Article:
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U.S. Says Rioters At Capitol Aimed 'To Capture And Assassinate Elected Officials'

Pro-Trump extremists, including Jacob Chansley, the "QAnon shaman" known for his painted face and horned hat, intended "to capture and assassinate elected officials," the Justice Department says in a new court filing. Chansley was taken into custody in Arizona.
Saul Loeb
AFP via Getty Images
Pro-Trump extremists, including Jacob Chansley, the "QAnon shaman" known for his painted face and horned hat, intended "to capture and assassinate elected officials," the Justice Department says in a new court filing. Chansley was taken into custody in Arizona.

The pro-Trump mob that staged an insurrection at the U.S. Capitol last week intended "to capture and assassinate elected officials," federal prosecutors say, in a new court filing against Jacob Chansley, also known as the "QAnon Shaman." Chansley wore horns, face paint and fur as he stood on the Senate dais – where he left a threatening note for Vice President Mike Pence, prosecutors say.

"It's only a matter of time, justice is coming," the hand-written note to Pence read, according to the court document. The note was left at the spot where, moments earlier, Pence had been poised to preside over a joint session to certify President-elect Joe Biden's victory over President Trump. Chansley told the FBI that he believes Pence is a "child-trafficking traitor."

Chansley told investigators that he didn't mean the message to Pence as a threat.

"The Government strongly disagrees," prosecutors said.

The U.S. Attorney's Office in Arizona filed the memorandum on Thursday as part of its argument against releasing Chansley while his case proceeds. He is slated to appear at a detention hearing Friday afternoon in Phoenix.

Chansley is charged with two felonies: obstructing the conduct of a law enforcement officer, and obstructing an official proceeding. Prosecutors say that as he committed those actions, Chansley was also carrying a dangerous weapon – specifically, "a six-foot spear."

Prosecutors say Chansley should remain in custody for a variety of reasons, including his part in the riot and his avowed intent to return to Washington to protest Biden's upcoming inauguration.

"I'll still go, you better believe it," he is quoted telling the FBI. "For sure I'd want to be there, as a protestor, as a protestor, f***in' a."

The U.S. attorney's office also states that Chansley would not likely conform to court-imposed conditions on his release, noting that while in custody, he has refused to eat anything other than organic food. Prosecutors also note that Chansley has shown he can travel without being traced. And because he is widely associated with the horns-and-fur costume and face paint he wore at the Capitol, prosecutors say, Chansley "is virtually unidentifiable when not wearing it."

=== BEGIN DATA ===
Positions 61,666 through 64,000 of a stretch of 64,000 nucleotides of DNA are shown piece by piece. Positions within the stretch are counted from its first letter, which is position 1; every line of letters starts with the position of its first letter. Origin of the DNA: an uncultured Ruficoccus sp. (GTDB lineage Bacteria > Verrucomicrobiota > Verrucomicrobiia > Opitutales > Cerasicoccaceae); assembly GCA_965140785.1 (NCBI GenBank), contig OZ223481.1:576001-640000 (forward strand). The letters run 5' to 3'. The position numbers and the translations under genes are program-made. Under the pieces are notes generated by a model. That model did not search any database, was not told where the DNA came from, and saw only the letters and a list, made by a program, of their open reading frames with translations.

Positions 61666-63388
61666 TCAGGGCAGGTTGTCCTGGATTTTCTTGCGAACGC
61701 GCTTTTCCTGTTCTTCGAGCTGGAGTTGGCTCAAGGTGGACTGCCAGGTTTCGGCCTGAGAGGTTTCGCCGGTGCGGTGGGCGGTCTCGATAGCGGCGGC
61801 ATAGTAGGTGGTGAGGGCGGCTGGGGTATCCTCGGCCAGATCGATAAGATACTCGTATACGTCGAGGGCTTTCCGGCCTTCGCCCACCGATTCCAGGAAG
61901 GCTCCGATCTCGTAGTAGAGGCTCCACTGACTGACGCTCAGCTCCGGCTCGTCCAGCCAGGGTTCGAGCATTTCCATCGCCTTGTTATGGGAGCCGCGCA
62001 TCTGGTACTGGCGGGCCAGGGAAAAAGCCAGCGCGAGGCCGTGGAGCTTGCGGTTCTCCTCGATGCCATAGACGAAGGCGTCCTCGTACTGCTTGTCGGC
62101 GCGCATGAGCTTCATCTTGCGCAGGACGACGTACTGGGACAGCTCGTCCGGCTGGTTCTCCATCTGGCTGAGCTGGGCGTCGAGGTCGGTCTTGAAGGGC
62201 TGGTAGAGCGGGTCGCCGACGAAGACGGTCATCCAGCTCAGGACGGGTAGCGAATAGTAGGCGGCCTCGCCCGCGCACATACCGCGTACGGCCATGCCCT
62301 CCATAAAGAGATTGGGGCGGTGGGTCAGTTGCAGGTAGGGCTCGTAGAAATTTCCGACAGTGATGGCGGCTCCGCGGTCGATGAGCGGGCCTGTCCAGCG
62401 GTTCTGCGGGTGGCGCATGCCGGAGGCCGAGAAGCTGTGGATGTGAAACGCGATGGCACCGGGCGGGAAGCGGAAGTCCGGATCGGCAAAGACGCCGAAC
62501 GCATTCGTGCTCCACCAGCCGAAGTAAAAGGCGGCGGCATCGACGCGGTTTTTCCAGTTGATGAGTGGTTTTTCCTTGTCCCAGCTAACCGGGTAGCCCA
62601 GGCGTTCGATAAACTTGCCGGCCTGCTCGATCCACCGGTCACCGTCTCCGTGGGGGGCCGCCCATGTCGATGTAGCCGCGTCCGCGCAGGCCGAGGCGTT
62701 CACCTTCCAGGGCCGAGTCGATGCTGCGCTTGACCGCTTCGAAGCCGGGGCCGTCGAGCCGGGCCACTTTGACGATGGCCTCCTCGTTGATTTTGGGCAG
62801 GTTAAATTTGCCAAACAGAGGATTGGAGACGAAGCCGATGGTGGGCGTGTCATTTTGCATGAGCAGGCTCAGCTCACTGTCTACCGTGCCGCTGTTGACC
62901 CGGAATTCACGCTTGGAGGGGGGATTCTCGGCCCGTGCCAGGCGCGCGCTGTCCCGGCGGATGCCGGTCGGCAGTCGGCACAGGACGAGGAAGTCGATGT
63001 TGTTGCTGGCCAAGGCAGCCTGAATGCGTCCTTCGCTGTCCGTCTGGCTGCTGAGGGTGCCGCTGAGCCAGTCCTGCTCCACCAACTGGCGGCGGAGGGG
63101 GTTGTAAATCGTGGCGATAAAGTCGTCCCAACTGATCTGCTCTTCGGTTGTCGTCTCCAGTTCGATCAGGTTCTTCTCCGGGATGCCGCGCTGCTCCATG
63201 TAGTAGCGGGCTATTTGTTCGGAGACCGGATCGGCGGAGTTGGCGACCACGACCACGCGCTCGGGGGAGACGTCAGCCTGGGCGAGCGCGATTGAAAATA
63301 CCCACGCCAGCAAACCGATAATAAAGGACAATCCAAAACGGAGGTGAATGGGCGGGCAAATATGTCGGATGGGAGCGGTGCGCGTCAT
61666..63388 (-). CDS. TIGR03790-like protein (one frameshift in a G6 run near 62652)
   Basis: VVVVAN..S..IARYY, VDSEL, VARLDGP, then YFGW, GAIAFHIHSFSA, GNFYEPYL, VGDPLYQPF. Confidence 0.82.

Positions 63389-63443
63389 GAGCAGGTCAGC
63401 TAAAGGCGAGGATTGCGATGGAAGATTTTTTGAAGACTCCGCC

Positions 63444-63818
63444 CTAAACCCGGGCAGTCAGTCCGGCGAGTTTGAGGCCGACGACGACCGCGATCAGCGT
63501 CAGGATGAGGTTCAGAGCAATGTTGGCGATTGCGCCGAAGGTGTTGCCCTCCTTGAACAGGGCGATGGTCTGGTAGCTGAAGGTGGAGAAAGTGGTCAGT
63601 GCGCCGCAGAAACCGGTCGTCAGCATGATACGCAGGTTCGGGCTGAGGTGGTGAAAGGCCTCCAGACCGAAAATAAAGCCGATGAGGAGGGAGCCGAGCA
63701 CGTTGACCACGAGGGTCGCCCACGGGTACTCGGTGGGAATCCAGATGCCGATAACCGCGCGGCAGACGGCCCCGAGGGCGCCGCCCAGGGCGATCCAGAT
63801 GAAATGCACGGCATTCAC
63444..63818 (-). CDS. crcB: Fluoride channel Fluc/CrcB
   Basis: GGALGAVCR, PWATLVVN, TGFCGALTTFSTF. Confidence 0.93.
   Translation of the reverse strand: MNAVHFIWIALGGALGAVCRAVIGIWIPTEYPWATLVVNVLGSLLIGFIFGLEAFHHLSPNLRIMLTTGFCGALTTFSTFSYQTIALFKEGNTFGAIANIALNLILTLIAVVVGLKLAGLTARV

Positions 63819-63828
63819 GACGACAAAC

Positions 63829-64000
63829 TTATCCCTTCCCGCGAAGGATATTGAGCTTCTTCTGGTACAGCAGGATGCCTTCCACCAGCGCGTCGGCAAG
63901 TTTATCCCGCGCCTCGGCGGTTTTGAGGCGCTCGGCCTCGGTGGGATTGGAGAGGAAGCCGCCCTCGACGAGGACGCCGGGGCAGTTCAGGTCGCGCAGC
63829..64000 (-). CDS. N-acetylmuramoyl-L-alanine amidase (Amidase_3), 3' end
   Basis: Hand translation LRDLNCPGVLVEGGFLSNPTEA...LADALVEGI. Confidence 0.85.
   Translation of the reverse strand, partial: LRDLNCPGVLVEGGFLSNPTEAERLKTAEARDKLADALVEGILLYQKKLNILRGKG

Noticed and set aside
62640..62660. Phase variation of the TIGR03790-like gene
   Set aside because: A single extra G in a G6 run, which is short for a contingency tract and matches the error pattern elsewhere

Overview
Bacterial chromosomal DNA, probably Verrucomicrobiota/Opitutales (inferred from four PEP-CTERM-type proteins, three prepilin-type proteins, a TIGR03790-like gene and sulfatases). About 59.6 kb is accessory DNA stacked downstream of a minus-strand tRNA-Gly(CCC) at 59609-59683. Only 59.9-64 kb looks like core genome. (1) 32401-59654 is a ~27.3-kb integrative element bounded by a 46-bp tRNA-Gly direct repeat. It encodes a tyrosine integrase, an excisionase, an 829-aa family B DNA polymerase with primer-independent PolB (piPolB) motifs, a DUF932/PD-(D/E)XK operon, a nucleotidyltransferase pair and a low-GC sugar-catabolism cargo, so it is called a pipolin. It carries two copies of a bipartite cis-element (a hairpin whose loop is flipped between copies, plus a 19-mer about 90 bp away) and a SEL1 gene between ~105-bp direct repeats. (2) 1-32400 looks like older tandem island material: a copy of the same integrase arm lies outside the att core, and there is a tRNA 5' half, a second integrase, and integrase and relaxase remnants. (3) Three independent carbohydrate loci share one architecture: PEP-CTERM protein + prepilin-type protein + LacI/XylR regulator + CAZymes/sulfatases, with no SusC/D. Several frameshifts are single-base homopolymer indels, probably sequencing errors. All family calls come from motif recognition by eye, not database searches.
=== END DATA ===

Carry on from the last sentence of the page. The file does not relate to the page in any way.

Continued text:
The memorandum, like other documents prosecutors have filed in Chansley's case, notes that he refers to himself and other rioters as "patriots." The filing gives new details about how U.S. prosecutors view the insurrection – a term the U.S. Attorney's Office used repeatedly in its filing.

"Chansley has made himself the symbol of a radicalized insurrection movement, and has professed his intent to act in the future as he did at the Capitol on January 6," the memorandum states.

It notes Chansley's status as a "shaman" within QAnon, which the prosecutors variously define as "a dangerous extremist group ... founded on an imaginary conspiracy theory," and a cult that "preaches debunked and fictitious anti-government conspiracy theories that a deep state is out to take down the current administration."

Describing the threat they say the defendant poses, the memo states, "Strong evidence, including Chansley's own words and actions at the Capitol, supports that the intent of the Capitol rioters was to capture and assassinate elected officials in the United States Government. "

Prosecutors also note that Chansley sought to mislead officials about his drug use. While he allegedly claimed to be a weekly user of marijuana, they note, he has described using peyote and mushrooms in his podcast (on which he uses the name "Jake Angeli"), describing the practice as part of his pursuit of spiritual insights.

There are also mental health concerns, the memorandum states: "Chansley has spoken openly about his belief that he is an alien, a higher being, and he is here on Earth to ascend to another reality."

Arguing that Chansley poses a flight risk, the court filing states that he does not have a stable job that would require him to remain in Arizona. And because of Chansley's status within QAnon, the court filing states, he has "the ability to raise large sums of money for travel (and other activities) quickly through non-traditional means."

The memorandum says of Chansley:

"He believes that global elites are running the world, that United States leaders are part of a secret rings of child abusers who practice satanic worship, and other debunked theories.

"He has repeatedly demonstrated dramatic, erratic behavior, an inability to conform to societal norms, and an unwillingness to appreciate the consequences of his actions.

"He abides by his own belief system, acts accordingly regardless of the criminal consequences, and brings others along with him.

"His ability and willingness to conform his behavior to pre-trial supervision conditions appears to be virtually nil."

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Bill Chappell is a writer and editor on the News Desk in the heart of NPR's newsroom in Washington, D.C.